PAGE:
If I want my dog to have a few hundred acres like this to run in one day, I'm going to have to start saving!
It's funny how things in life work out. If I didn't have a dog, I would probably be living in a studio apartment in a nice part of town paying $900/month in rent right now. Instead, when I moved into the city, I needed a place with a yard and roommates that would be willing to let my dog out for me when I'm working late.
So instead of $900/month in rent, I'm paying only $325. I share a house with two really conscientious roommates who have dogs for my dog to play with. I get more social interaction than I would living on my home, plus two people with more time than I have for cleaning the house.
As far as renting goes, I don't think that I could find a better situation. It's far from perfect - the house itself has some major heating and cooling issues - but I think it's unlikely I'd find another place that would work as well for me. However, now is a great time to buy, and in this city it would be easy to buy a house even with only a year of work under my belt.
But is it a good idea? I don't think that home prices will go down, but I think that compared to my rent now, I definitely will lose money on renting. Am I going to stay in the city for a long enough time to make buying worth it? Who knows!!
I am happy staying where I am for another year maybe, but if I'm in the city for the five to ten years needed to make a house worth it, then now is the time to buy! Not only are houses cheap, but my income is still low enough to qualify for some down payment assistance programs from the city.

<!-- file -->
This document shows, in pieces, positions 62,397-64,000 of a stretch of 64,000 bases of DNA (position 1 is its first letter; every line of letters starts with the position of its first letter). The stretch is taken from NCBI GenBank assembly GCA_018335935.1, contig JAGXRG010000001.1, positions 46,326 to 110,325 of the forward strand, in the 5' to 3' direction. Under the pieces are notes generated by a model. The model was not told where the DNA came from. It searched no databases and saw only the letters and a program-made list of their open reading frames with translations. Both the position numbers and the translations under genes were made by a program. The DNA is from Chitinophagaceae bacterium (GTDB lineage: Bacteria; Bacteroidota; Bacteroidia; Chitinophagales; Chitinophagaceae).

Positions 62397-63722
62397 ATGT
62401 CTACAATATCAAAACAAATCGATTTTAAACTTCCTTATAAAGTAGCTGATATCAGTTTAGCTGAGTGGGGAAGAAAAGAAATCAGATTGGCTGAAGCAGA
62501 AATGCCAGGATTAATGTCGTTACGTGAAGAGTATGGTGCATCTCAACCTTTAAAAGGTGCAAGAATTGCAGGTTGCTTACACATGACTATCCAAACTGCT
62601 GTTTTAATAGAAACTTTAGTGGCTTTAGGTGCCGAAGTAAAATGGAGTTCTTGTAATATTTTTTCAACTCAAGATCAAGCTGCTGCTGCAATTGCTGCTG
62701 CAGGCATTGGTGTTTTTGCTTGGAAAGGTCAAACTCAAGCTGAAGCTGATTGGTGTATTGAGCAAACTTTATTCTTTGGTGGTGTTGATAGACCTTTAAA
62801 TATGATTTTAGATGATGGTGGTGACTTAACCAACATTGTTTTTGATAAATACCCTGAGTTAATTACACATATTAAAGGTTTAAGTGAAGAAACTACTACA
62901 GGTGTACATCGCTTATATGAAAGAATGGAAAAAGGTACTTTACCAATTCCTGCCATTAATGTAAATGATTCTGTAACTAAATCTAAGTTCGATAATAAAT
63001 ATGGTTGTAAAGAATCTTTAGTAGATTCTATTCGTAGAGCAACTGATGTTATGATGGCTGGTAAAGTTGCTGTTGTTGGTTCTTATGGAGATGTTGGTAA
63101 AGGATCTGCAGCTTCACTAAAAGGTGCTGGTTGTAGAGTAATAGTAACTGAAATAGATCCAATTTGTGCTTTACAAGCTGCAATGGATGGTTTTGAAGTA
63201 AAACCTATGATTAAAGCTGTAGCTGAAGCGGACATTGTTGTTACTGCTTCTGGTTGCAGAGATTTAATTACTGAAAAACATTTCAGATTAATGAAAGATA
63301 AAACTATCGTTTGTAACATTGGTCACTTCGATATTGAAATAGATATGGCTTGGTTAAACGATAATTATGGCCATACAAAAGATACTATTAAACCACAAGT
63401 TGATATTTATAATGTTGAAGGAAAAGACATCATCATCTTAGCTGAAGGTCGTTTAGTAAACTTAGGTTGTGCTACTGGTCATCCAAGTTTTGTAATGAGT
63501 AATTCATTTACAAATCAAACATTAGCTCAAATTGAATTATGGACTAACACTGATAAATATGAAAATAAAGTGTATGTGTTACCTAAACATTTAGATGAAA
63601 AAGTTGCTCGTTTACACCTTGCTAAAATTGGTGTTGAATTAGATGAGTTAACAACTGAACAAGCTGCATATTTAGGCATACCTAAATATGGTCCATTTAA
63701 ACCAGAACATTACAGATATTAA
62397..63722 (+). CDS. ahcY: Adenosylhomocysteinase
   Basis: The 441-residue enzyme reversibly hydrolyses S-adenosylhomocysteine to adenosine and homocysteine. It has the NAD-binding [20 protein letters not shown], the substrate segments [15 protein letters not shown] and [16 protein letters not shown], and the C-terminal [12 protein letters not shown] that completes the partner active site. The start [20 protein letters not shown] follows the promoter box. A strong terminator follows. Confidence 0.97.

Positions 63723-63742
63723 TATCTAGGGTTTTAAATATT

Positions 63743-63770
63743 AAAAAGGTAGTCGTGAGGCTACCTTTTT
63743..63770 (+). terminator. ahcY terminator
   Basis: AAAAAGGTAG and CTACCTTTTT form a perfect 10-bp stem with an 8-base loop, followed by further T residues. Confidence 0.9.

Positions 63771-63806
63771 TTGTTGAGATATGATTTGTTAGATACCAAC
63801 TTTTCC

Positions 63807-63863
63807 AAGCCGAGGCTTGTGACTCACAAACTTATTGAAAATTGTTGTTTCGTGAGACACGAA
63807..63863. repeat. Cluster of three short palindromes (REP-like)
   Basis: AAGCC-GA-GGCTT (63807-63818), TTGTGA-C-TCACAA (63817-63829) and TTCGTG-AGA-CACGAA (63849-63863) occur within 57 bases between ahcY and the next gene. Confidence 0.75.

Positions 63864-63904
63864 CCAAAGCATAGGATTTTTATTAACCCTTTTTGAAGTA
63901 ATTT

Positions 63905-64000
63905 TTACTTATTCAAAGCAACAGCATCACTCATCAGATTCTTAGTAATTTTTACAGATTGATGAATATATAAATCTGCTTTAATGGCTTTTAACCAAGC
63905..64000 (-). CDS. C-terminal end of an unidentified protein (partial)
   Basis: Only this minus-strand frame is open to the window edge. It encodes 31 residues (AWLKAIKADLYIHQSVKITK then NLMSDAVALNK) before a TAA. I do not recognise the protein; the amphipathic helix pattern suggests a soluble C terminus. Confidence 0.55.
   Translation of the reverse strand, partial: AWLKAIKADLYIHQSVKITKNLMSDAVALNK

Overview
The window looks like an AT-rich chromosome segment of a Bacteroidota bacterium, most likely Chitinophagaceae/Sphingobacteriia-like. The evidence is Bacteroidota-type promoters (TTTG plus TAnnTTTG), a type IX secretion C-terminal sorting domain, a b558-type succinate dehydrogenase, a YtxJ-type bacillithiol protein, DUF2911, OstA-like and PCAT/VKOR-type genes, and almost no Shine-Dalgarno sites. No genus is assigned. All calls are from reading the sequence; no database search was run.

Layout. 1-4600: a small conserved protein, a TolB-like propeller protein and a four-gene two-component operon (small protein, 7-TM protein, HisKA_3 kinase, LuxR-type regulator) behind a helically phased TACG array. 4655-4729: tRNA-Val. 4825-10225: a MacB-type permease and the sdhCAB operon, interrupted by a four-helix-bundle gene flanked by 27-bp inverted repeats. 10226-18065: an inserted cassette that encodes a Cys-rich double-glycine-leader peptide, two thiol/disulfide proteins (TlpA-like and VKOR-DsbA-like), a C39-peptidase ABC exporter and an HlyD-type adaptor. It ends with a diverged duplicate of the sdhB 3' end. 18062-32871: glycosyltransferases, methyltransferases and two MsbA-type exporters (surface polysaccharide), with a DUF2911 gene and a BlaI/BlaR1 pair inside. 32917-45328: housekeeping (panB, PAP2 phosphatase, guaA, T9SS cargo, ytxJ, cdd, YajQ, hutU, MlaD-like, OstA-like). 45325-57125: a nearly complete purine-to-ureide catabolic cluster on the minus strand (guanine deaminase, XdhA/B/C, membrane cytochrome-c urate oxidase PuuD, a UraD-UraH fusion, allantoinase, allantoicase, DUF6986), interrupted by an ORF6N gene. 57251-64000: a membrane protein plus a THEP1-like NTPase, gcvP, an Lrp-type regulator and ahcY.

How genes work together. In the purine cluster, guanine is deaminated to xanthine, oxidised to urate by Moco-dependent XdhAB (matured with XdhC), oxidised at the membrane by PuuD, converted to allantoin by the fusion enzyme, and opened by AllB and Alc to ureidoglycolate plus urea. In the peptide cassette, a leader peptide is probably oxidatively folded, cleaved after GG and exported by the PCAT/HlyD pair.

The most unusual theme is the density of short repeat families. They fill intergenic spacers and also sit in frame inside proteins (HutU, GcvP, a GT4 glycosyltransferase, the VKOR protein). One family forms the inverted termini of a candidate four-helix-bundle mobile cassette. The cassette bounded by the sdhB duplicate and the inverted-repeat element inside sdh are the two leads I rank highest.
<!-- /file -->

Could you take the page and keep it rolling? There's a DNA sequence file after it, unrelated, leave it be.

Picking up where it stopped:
The cons are pretty big though - a higher monthly payment, inflexibility if I need to move for work. The scary commitment of a mortgage. The responsibility for maintaining a house, and screening tenants.
The pros are also less tangible than the cons - more control over who I live with, being able to settle in more permanently (decorate, start a garden, etc.)
This week, my rational brain is winning out, and I understand that spending the next few years renting at this low rate will allow me the freedom to move wherever I want, and buy a much nicer house with the money I've saved up. But next week, the irrational desire to own my own home may take over!
So, I'm setting a goal to reach $6,000 in cash savings by December. $2,000 of that is for a trip to Spain, so the real savings will only be $4,000. I already have some cash saved towards an emergency fund, but I'm not including that in the $4,000. I am also not lowering my monthly payments to my student loan, or the amount I put towards investment accounts each month (cutting both of those to the minimum would make this way too easy!) I make enough money and have low enough bills that I should have met my emergency fund goal by now. I haven't.
If I decide after a few months that buying a house is the way to go, then the more cash I have saved, the better. If I decide to keep renting, having the extra cash certainly won't do me any harm.